Adding artificial happy endings to a story completely ruins it
Two years ago in November, a prank similar to an April Fool's Joke was carried out by a group calling themselves the 'Happy Endings Foundation' . They demanded that authors of children's books come up with happier endings and even proposed that offending books be burned! While this group never actually existed, they were taken seriously by the BBC and newspapers until it was discovered to be a hoax. Disney in particular have a habit of adding happy endings to traditional fairy tales that definitely weren't happy in the original. With the recession doom and gloom, do we need more happy endings to lift morale or are they watered-down twaddle that is more vomit-inducing than uplifting?
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Realistic endings prepare children for actual life scenarios
In a recession, what we need is advice on how to save money, not assurances that we won't have to. A recession won't magically get better again and neither will any other life situation. Many original versions of fairy tales were designed to teach important life lessons, like 'don't go out in the woods alone at night' or 'don't trust strangers'. The consequences are bad because the characters made stupid decisions that should be punished, or because they were in situations where life wasn't ever going to go perfectly for them. Making the consequences to the actions positive instead of negative ruins the entire point of the tale.
Happy endings can teach more about desired behaviour than other endings, by associating good feelings with prudent behaviour. The reader learns to associate the good feeling of a happy ending with the kind of happening that led to that.
Taking the example given by the proposition, a book ending with 'Johny learned how to save money, and was no longer at risk of losing his home' is the better ending to a story, and it is certainly not the ending of a story that tells you you you won't have to save money.
If the story associates constructive behaviour with a happy ending, it is perfectly ok.
Teaches us that morality isn't black and white.
Many 'happy endings' in films leave me feeling sympathetic for the villain. I automatically look for their motive and find ways in which their actions aren't purely evil, and where the situation could have been resolved without killing them or completely wrecking their life's work. In films where 'the hero wins' and 'the villain loses', the morality is entirely bipolar, teaching children that some people are good and some people are evil and we shouldn't question this. This kind of thinking isn't what we need in a situation where it has already caused wars. In original versions of fairy tales, the morality is often quite complex, with main characters performing evil actions, the most unsympathetic people turning out not to be evil and nothing being as it seems. Fairy-tale magic isn't something 'good' or 'bad', its something untrustworthy, a bargain that you don't know the conditions of, with dire consequences if it isn't kept.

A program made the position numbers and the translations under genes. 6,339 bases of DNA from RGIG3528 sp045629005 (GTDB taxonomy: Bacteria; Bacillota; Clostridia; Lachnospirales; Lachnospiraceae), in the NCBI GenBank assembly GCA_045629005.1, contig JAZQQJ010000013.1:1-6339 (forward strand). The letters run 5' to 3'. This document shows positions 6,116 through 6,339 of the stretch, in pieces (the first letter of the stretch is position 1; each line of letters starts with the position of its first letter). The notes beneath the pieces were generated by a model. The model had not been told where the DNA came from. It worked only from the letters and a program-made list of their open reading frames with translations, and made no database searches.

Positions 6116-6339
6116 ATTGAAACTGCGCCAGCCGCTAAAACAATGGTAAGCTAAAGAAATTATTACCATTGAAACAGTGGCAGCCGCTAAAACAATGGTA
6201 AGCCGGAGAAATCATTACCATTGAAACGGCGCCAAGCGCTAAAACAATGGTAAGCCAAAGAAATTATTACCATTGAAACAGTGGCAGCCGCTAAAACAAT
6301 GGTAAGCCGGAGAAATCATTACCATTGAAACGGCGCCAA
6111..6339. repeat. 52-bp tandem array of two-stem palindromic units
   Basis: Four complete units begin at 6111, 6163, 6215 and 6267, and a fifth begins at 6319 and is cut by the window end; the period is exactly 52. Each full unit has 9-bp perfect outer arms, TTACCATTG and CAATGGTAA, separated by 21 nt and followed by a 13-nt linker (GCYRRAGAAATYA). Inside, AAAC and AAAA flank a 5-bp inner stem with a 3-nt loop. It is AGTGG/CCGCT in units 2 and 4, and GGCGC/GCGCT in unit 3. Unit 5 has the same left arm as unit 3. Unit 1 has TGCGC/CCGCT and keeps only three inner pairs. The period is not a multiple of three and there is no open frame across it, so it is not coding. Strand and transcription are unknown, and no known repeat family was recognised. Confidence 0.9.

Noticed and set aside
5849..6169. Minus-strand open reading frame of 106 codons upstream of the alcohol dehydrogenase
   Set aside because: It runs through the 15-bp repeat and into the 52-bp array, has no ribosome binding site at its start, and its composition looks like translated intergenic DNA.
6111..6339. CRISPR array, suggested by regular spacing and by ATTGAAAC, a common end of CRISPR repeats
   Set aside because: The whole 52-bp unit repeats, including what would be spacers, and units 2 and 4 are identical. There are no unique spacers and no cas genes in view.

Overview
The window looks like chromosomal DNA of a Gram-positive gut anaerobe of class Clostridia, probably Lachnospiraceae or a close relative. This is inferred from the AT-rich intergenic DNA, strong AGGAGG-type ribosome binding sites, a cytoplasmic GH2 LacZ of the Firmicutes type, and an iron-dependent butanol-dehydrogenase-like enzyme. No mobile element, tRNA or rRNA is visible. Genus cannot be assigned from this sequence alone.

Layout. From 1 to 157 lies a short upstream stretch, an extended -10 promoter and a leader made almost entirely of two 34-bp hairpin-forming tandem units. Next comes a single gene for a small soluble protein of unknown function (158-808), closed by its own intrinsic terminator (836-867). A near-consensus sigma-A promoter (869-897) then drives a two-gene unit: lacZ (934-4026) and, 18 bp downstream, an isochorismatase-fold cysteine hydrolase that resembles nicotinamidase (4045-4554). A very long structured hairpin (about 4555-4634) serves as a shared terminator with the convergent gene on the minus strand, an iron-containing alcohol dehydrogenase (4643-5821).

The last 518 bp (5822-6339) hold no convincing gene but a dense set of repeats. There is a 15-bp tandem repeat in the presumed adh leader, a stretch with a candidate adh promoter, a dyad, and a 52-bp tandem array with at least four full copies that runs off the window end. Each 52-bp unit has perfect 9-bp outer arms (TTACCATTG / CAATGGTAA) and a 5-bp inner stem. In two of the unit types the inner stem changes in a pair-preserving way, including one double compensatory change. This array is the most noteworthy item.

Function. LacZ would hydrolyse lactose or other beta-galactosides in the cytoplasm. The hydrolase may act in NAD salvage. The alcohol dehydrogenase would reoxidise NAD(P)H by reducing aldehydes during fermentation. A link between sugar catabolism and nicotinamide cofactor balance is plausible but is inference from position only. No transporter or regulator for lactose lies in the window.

The complex morality inherent in the original fairytales is unsuited to the nascent minds of the children who are the target audience of such tales contemporarly. Creating clear juxtapositions between good and bad, right and wrong, moral and immoral is simplistic but it will not have an egregious impact. Learning is a slow process, and one small step in that process is establishing a foundation on which complexity can be built.
Happy endings in stories provide hope and teach readers that doing the right things, being a good person has its rewards. This may not be true in real life, but that is no reason not to advocate the pursuit of such ends.
A more interesting story
Stereotypical Disney 'happy endings' are very formulaic, shallow and, to be frank, boring. Young children, when you discuss a film or book with them, often enjoy changing the ending - I know quite a few young children who invariably change it into a bad ending. Young audiences want something fresh and exciting just as much as older audiences. Drawing more from the original, which a young audience probably has never heard before, would provide them with something new to think about.
Young audiences don't necessarily want to be blown away by the complexity and verisimillitude of their stories. Above all, they simply want a story, a beginning, a middle and an end with a clear moral point so that they can enjoy it relatively passively and get on with their lives without lasting questions.
Books should be kept the way the author dreamed them to be.